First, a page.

Dear Miss Manners • I watched from my house as my new neighbor walked by with his wife, young daughter and beautiful dog. The dog picked my perfect lawn to relieve himself, which I understood. Thankfully, the man picked it up in a blue baggie, saving me from an awkward encounter where I may have embarrassed him in front of his family.
But then he threw the baggie into the bed of my brand-new pickup truck! Shocked, I said nothing ... but now it has become his habit, and I have found several more bags of dog poop back there. How can I tactfully handle this bad neighbor?
Gentle Reader • It is tempting to return to your neighbor what is rightfully his — in the same manner in which it was received — but if you want to maintain otherwise good relations with him, Miss Manners does not advise it.
Instead, you may politely let him know what he otherwise must have missed: “I’m not sure how they got here, but somehow your dog’s poop baggies have ended up in my truck. If you don’t mind disposing of them elsewhere, I would be extremely grateful.”
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Dear Miss Manners • My mother-in-law has some food behaviors that are jarring and unusual. At family meals, she will take disproportionate amounts of food: For example, she will take every cookie on a plate that is being passed around to share.
Once, she fished out all of the meat from a stew when it went around the table.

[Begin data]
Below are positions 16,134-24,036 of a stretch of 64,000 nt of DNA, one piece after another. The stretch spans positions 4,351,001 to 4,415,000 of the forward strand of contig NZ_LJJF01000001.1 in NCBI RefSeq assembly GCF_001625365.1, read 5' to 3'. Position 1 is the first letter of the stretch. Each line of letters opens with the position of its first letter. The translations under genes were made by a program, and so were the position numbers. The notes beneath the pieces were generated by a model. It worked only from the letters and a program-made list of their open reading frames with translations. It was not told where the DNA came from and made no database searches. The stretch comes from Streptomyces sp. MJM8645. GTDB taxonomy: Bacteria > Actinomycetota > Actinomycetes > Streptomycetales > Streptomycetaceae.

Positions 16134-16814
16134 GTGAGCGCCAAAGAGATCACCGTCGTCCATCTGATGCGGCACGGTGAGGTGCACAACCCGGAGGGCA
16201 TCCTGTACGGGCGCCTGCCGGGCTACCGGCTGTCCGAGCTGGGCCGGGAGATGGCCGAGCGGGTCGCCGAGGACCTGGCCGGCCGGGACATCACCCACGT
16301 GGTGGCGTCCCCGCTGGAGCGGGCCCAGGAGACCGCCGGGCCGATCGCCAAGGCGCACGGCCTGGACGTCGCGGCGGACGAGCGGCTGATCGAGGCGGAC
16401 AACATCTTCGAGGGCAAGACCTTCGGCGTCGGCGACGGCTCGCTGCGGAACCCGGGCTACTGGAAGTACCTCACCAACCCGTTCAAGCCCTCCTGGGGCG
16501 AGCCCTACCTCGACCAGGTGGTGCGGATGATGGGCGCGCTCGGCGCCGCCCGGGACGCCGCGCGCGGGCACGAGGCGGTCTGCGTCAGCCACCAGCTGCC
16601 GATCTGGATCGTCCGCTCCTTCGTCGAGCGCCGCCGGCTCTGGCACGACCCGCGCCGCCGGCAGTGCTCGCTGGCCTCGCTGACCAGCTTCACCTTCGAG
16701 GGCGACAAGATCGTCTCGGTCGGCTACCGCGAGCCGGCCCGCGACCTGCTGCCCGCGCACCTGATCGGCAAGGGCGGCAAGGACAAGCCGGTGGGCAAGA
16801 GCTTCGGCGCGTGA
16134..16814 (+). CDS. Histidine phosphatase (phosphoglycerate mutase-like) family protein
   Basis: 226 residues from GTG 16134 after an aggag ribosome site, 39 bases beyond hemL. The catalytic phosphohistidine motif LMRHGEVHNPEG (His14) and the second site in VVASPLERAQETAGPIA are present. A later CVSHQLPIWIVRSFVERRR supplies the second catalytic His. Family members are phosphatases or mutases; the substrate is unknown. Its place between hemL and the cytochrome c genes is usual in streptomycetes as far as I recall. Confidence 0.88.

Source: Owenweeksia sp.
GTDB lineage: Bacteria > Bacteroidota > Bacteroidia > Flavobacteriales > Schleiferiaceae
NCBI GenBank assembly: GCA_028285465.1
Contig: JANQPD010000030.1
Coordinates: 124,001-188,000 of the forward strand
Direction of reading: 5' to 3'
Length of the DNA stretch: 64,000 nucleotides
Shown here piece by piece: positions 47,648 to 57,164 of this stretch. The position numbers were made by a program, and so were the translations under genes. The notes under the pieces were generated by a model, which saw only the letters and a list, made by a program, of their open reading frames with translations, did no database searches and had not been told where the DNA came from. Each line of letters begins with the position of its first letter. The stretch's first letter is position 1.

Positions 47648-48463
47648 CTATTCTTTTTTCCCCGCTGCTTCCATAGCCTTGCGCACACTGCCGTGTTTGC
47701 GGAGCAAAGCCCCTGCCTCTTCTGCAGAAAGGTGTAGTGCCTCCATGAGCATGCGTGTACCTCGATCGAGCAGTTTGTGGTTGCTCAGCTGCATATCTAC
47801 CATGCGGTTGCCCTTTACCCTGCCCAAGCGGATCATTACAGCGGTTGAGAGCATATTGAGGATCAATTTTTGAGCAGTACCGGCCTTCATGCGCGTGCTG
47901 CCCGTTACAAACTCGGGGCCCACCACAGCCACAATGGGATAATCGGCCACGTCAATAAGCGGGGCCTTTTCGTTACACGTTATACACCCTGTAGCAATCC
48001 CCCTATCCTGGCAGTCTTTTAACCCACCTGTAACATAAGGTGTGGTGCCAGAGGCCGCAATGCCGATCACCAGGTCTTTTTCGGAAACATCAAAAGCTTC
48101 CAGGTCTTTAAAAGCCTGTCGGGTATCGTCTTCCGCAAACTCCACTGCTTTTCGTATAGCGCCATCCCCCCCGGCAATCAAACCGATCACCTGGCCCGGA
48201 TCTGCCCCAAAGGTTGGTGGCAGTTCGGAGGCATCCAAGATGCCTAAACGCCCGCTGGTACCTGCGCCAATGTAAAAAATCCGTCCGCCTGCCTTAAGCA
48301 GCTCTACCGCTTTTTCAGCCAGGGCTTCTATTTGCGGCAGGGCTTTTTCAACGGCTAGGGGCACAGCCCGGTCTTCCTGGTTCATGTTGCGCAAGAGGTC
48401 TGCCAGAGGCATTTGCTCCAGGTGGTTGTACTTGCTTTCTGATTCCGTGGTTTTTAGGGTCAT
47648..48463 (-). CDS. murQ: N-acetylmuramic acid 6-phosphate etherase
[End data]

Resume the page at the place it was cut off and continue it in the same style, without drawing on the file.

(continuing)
Often our family meals are potluck style. She will volunteer to bring a side dish, dessert or bread, but will actually bring something else, such as an onion or head of lettuce, and then keep it for herself. Other times, she will bring over food for us to cook so that she can take it home with her. The food is not for us to share.
I’ve asked my husband if he could talk to his mom about it, because her behavior is weird and embarrassing. He doesn’t think it worth bringing up, and ignores it.
Am I overstepping in asking my husband to talk to her? How should I handle this, if at all?
Gentle Reader • Sorry. Miss Manners is distracted by the image of your mother-in-law sitting in the corner with her onion and head of lettuce, emphatically not willing to share.
If the husband approach is not working because he doesn’t find this an alarming departure from the way his mother has always behaved, it seems to Miss Manners that family- or buffet-style service should cease when your mother-in-law comes to dinner.
If she’s still hungry, you can always suggest that she go back to her onion.
Please send your questions to Miss Manners at her website, www.missmanners.com; to her email, firstname.lastname@example.org; or through postal mail to Miss Manners, Andrews McMeel Syndication, 1130 Walnut St., Kansas City, MO 64106.